By Ed Dunphy
May is the time to think about flower gardening. The threat of frost will be behind us by the 10th and the instant gratification of setting out plants that are already beginning to bloom just feels good.
Annual flowers in flats of 6 -packs are available at many garden centers and greenhouses in our area. This time of year, Marilyn and I enjoy walking through the greenhouses at Windmill Heights, located at 1901 Broad St. in the town of Culpeper. The colors and varieties of plants available give you a real itch to get digging in the flower beds! Selecting plants makes me feel a bit like a kid in a candy store. The general impulse is to buy a trunk full of flats that are bursting with color. We then work all weekend putting these beauties in the ground. When Monday morning rolls around the aches and pains make me wonder why we succumbed to the adrenaline rush of weekend planting. As I enjoy my flowers in the ensuing weeks, the memory of the toil is distant and the pleasure of the colorful view is relaxing.
Preparing the Bed
Work up your flower bed by turning the soil with a spade and breaking up the clumps with a hoe or rototiller. If the soil is very heavy and contains a lot of clay, you can mix in some peat moss and sand. The soil in our yard has really good structure. Even though it is quite red it crumbles nicely when worked.
I am a big advocate of Espoma Organic Bio-tone Starter Plus. I use it with everything I plant. Bio-tone Starter Plus contains beneficial bacteria, along with endo- and ecto-mycorrhizae. This product increases the root mass and helps to prevent transplant loss. Your plants will withstand the hot dry weather of summer much better as a result. I consider this investment an insurance policy and it produces amazingly healthy plants! Flowers will simply grow like nothing you have ever seen before. For individual woody and other perennial plants, simply sprinkle a handful in the hole and mix additional Bio-tone Starter with the fill dirt. For flower beds mix 4 pounds (12 cups) per 100 square feet into the top 4” to 6” of soil. I also drop a small handful in the hole as I set my annual plants in.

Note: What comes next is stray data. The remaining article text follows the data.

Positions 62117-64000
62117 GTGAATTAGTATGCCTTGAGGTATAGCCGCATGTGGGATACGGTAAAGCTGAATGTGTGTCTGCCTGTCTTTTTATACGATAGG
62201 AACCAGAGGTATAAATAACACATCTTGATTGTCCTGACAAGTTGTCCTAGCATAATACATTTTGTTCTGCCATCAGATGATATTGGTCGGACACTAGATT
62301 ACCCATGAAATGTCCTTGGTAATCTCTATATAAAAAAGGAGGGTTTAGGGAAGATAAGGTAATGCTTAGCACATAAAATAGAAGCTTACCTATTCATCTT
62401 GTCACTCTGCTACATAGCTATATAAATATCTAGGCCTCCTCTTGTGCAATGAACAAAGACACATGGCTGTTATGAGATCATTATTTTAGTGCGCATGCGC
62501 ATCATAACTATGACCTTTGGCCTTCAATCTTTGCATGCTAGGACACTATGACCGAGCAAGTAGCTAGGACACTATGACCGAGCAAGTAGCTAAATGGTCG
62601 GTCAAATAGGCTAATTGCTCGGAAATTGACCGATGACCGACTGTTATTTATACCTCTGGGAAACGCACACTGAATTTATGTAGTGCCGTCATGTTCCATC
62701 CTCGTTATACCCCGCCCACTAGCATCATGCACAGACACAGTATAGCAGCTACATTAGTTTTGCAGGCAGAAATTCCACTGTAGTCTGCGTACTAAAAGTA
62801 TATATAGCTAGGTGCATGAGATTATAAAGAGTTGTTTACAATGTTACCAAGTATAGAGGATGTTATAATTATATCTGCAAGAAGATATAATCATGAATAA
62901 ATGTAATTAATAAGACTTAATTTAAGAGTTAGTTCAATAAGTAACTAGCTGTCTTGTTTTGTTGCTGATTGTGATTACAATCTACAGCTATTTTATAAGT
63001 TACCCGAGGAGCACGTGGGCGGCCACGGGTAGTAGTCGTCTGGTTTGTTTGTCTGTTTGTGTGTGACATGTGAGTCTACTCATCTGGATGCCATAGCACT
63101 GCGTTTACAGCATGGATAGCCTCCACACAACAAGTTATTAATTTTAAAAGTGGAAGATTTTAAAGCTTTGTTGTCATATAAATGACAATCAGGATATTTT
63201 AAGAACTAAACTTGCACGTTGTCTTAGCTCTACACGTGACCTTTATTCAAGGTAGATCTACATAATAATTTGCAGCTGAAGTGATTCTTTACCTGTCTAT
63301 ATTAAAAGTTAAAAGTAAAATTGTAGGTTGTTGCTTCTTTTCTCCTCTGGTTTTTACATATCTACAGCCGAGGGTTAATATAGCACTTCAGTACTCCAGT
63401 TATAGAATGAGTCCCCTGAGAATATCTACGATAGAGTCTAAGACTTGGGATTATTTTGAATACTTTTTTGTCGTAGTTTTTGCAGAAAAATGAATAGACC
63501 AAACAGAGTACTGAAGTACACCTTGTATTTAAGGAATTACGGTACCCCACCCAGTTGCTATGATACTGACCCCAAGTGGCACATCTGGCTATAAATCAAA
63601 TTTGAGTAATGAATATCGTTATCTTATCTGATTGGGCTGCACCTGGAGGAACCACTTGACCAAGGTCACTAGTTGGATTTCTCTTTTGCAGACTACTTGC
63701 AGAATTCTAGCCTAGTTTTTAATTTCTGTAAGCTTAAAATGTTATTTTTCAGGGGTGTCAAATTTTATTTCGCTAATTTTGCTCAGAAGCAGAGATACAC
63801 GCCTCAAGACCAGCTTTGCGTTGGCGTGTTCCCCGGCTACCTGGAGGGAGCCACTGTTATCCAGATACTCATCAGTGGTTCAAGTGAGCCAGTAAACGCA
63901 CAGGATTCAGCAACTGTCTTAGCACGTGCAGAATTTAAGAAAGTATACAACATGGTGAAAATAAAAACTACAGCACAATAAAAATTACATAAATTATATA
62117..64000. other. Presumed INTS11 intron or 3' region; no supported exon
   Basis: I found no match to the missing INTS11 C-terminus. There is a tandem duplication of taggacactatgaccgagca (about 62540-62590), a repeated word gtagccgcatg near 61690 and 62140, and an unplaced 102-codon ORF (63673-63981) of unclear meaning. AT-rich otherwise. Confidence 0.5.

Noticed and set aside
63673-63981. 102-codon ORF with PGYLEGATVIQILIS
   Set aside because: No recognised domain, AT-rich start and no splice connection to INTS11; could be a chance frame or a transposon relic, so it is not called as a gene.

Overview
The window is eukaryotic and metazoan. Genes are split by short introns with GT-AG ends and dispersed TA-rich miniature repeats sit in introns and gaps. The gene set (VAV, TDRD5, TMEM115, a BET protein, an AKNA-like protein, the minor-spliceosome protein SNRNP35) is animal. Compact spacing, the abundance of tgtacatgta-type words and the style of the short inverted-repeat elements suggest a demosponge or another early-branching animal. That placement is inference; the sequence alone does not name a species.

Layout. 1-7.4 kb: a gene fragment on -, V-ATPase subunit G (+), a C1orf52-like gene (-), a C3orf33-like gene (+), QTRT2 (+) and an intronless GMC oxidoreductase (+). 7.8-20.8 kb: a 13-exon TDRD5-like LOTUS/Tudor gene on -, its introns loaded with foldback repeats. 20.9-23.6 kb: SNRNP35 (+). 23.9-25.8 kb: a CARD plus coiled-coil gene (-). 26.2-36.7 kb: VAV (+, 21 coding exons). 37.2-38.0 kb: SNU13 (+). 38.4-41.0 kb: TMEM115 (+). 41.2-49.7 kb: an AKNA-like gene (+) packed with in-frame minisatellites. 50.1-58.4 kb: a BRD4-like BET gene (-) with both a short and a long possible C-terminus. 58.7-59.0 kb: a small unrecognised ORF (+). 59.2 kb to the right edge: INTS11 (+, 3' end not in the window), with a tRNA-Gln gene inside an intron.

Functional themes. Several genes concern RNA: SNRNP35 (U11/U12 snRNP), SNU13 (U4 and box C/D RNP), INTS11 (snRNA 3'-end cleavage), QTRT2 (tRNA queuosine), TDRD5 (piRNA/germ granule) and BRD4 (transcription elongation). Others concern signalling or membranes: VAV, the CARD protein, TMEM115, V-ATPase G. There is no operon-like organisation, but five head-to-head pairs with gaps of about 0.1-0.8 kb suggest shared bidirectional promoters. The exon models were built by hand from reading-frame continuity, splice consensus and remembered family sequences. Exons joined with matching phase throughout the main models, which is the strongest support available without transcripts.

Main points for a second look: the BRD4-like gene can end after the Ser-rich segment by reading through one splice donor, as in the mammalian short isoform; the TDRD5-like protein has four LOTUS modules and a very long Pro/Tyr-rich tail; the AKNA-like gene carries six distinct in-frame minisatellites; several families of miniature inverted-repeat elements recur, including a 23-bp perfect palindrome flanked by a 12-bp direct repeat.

Planting a pollinator garden is a great thing to do. As folks replace native vegetation with houses and lawns, they may not have given much thought to what this type of landscape can look like to a pollinator. The reality is monoculture like this can represent miles and miles of nothing to eat. Most garden centers sell pollinator seed mixes that take the guesswork out of what to plant to keep our bees and other pollinators happy and healthy. When selecting a mix don’t be fooled by the package size. Some smaller packages may be more expensive than larger ones. Check to see if the larger, cheaper packages contain fillers. Look at the area that the package covers to compare apples to apples. The packages with filler are not necessarily bad; just don’t be confused by the price discrepancy. These seeds are often very small and the filler can make it easier to spread the seed more evenly. A good mix will contain annual and perennial native plants and a variety of flower shapes and colors. Quality mixes are also designed to bloom at different times, providing food sources throughout the year. A good healthy stand will often reseed itself year after year. One of the packages that CFC Farm & Home sells is Olds Pollinator Mix. While this pack contains only 2 oz. of seed, it can cover a 200 square foot area.
- Place your garden in an area that gets sun at least half the day.
- The seeds are often small so prepare a clean seedbed that is smooth and free of debris and large clods of dirt.
- Work in some compost and Espoma Bio-Tone Starter Plus.
- Broadcast the seeds and pack them lightly into the soil by walking on them or pressing them into the dirt.
- Cover lightly with straw to maintain moisture until the seeds germinate and the plants begin to develop a healthy root system.